Review: Home Fire by Kamila Shamsie

Winner of the 2018 Women’s Prize for Fiction, it is not hard to see why Kamila Shamsie’s seventh novel, Home Fire, touched so many readers. This is a beautiful, heart-breaking and thought-provoking deep dive into the social injustices faced by Muslims in Britain, and how the values of society, family and faith can clash in catastrophic ways.

Home Fire is a modern retelling of the Sophocles play Antigone, based in ancient Greek times in which a young girl is forced to choose between honouring the law or honouring her dead brother, who has been deemed a traitor to his country. Shamsie has skilfully adapted this story to reflect the current cultural and political clashes that exist in today’s world.

The story begins at a London airport where Isma, the older sister, is being interrogated before her intended flight to Amherst, Massachusetts. Despite holding a valid visa and a flight ticket, she is held in a room for hours simply because she is Muslim. She is treated poorly and made to feel terrified and ashamed. “The officer took hold of every item of Isma’s clothing and ran it between her fingers, not so much searching for hidden pockets as judging the quality of the material.” Eventually she is approved to travel and it is here that the story of Isma and her twin siblings, Anneka and Parvaiz, unfolds.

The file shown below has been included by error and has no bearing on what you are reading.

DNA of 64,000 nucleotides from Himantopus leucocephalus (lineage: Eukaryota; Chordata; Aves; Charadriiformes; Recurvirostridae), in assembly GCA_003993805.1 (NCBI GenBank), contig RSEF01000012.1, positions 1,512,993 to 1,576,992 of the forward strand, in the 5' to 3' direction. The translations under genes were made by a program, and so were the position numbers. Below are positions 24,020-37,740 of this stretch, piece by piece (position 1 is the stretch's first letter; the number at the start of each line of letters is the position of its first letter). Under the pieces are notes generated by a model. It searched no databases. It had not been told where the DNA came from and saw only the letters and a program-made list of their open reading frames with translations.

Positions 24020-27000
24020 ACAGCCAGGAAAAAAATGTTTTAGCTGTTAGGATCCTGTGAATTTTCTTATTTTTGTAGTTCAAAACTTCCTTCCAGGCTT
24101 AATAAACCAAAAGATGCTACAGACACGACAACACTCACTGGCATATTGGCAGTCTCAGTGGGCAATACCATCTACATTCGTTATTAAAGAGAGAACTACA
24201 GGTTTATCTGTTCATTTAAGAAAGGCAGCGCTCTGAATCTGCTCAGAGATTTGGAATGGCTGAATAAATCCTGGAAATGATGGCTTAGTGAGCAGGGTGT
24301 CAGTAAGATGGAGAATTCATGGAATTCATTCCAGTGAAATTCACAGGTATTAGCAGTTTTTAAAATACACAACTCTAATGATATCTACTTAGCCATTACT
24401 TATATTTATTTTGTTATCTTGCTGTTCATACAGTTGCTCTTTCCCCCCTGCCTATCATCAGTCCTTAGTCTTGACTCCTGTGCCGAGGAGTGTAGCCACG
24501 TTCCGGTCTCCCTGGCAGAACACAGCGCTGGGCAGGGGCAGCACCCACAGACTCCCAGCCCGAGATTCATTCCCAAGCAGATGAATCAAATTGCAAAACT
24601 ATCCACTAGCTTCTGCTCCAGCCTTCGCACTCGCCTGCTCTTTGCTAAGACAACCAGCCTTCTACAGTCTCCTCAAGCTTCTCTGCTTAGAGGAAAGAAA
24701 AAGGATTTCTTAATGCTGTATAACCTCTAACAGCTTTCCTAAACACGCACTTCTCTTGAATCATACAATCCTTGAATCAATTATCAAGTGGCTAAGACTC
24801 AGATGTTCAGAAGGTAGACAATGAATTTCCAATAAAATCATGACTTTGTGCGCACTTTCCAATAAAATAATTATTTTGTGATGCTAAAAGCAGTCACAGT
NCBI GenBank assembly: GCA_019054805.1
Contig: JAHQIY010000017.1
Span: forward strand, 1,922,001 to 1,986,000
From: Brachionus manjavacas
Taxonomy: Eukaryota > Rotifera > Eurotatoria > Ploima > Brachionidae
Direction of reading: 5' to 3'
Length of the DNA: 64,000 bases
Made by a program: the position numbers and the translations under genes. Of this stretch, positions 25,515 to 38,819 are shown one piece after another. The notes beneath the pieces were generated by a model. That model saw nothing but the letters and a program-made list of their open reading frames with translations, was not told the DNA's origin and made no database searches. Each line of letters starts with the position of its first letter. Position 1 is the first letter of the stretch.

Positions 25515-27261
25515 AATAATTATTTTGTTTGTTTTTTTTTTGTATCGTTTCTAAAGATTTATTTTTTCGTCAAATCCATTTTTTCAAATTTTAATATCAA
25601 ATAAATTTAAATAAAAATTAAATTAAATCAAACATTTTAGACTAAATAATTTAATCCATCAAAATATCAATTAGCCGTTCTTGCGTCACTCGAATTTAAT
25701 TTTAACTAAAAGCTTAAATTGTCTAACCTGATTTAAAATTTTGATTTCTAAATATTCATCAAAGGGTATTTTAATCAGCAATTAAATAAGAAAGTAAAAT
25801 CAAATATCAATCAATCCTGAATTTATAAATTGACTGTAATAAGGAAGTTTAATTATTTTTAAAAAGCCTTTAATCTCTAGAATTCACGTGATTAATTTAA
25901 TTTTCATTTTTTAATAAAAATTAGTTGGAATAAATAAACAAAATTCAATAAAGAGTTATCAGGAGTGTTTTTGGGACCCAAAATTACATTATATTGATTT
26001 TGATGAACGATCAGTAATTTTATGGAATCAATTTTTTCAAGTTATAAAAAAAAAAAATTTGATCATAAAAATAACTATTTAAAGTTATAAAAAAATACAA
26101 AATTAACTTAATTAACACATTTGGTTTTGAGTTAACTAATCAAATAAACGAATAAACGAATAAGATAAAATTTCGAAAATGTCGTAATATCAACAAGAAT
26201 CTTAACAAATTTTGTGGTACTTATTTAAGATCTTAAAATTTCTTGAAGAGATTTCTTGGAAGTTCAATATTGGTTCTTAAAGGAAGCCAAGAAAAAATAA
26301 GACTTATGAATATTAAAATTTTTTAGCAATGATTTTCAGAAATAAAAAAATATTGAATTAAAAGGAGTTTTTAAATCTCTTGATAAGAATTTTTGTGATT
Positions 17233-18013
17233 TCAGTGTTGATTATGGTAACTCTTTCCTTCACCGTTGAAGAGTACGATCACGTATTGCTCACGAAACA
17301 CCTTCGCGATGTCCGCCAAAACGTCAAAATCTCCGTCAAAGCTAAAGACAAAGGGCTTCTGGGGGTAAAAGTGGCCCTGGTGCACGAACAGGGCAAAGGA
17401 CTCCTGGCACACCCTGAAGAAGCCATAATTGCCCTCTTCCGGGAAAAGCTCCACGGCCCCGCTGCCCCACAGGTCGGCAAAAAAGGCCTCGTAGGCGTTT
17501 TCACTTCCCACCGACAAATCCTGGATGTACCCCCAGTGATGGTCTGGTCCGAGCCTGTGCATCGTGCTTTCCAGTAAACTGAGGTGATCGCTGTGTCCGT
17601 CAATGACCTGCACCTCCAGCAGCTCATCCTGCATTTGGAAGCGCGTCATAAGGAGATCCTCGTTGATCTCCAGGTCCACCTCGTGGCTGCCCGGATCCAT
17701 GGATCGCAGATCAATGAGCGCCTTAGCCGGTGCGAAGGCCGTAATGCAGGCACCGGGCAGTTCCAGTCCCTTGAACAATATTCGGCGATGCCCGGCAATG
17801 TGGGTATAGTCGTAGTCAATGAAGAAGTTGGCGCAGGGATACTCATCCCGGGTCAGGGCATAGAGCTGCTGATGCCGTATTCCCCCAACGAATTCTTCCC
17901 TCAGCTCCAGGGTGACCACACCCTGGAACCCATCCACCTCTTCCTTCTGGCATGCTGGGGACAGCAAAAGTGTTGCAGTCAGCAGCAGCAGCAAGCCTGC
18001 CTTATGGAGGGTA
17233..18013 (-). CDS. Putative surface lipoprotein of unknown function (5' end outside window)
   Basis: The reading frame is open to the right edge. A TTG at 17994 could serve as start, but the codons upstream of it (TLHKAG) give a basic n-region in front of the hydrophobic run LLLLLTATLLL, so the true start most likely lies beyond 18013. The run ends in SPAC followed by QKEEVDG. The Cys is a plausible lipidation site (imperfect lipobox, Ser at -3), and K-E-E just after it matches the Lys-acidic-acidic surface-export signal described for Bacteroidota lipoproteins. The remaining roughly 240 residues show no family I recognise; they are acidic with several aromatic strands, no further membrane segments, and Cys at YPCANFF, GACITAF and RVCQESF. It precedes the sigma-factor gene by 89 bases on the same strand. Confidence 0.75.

Isma has moved to the United States to undertake a PhD; Anneka is studying law in London. Parvaiz, however, is adrift. He feels he is losing his family and the close connection he has to his twin. He still carries the pain of abandonment by his jihadist father, and this pain makes him an easy target for an opportunistic jihadi recruiter.
Isma is sensible, calm and rational. Anneka is head-strong, passionate and determined. Both sisters feel the pain of Parvaiz leaving them to lead the same life as their father, but respond to this pain in very different ways.
Add to the mix the new Home Secretary, a man who has eschewed his Muslim heritage in order to rise to the top of British politics. He regularly offends the British Muslim community with calls to take off the hijab and conform to social norms. And then there’s his son, a wayward romantic who falls hard for Anneka.

The tension builds throughout the story, which is cleverly divided into sections told from a different character’s perspective, which gives the reader a much-needed insight into their motives. The integration of Twitter hashtags and news stories is polished and adds a new modernised layer to the retelling of an ancient story.
It is hard to fault the novel, although at times Parvaiz does feel underdeveloped and his storyline a little rushed.

This book is an eye-opener for the majority of people that live a life of privilege, never considering the items of a suitcase, skin colour, browser history or family’s mistakes could be misinterpreted as an indicator of terrorism. “Did you or your brother stop to think about those of us with passports that look like toilet paper to the rest of the world, who spend our whole lives being so careful we don’t give anyone a reason to reject our visa applications. Don’t stand next to this guy, don’t follow that guy on Twitter, don’t download that Noam Chomsky book.”
Home Fire is a powerful, unapologetic and uncomfortable read. But what is most uncomfortable? The fact that the story told in these pages could so easily be the Daily Mail’s current top news story of the week.

For this reason, and so many others, this book is a must read for anyone alive today.

Rating: 4 out of 5. More of Parvaiz’s storyline would have made it to an easy 5/5. A well deserved award-winning novel. 

 

 

 

 

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